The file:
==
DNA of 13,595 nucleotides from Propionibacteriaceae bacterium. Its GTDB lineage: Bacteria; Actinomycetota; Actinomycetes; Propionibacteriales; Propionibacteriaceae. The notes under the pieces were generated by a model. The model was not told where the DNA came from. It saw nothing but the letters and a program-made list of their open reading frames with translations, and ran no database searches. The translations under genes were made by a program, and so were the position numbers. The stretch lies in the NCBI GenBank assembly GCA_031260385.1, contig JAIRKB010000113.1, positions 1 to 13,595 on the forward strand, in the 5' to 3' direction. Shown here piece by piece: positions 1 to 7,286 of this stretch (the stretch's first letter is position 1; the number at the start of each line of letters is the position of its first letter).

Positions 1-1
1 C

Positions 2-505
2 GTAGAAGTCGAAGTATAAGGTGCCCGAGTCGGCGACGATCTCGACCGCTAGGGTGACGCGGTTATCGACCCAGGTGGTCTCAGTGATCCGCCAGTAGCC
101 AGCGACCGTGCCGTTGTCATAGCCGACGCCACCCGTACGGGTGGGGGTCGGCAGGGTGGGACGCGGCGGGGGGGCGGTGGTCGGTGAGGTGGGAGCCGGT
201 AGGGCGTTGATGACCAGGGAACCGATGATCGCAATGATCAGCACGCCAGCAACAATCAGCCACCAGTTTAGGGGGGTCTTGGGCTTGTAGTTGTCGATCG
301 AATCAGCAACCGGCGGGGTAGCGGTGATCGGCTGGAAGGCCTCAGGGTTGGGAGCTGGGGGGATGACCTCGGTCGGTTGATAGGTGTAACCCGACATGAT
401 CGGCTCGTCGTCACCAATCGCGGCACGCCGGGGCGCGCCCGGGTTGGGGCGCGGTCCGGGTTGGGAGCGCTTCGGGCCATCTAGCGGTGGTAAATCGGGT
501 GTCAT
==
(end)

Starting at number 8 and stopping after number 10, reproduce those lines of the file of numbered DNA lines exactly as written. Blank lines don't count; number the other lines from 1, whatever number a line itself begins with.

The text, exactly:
301 AATCAGCAACCGGCGGGGTAGCGGTGATCGGCTGGAAGGCCTCAGGGTTGGGAGCTGGGGGGATGACCTCGGTCGGTTGATAGGTGTAACCCGACATGAT
401 CGGCTCGTCGTCACCAATCGCGGCACGCCGGGGCGCGCCCGGGTTGGGGCGCGGTCCGGGTTGGGAGCGCTTCGGGCCATCTAGCGGTGGTAAATCGGGT
501 GTCAT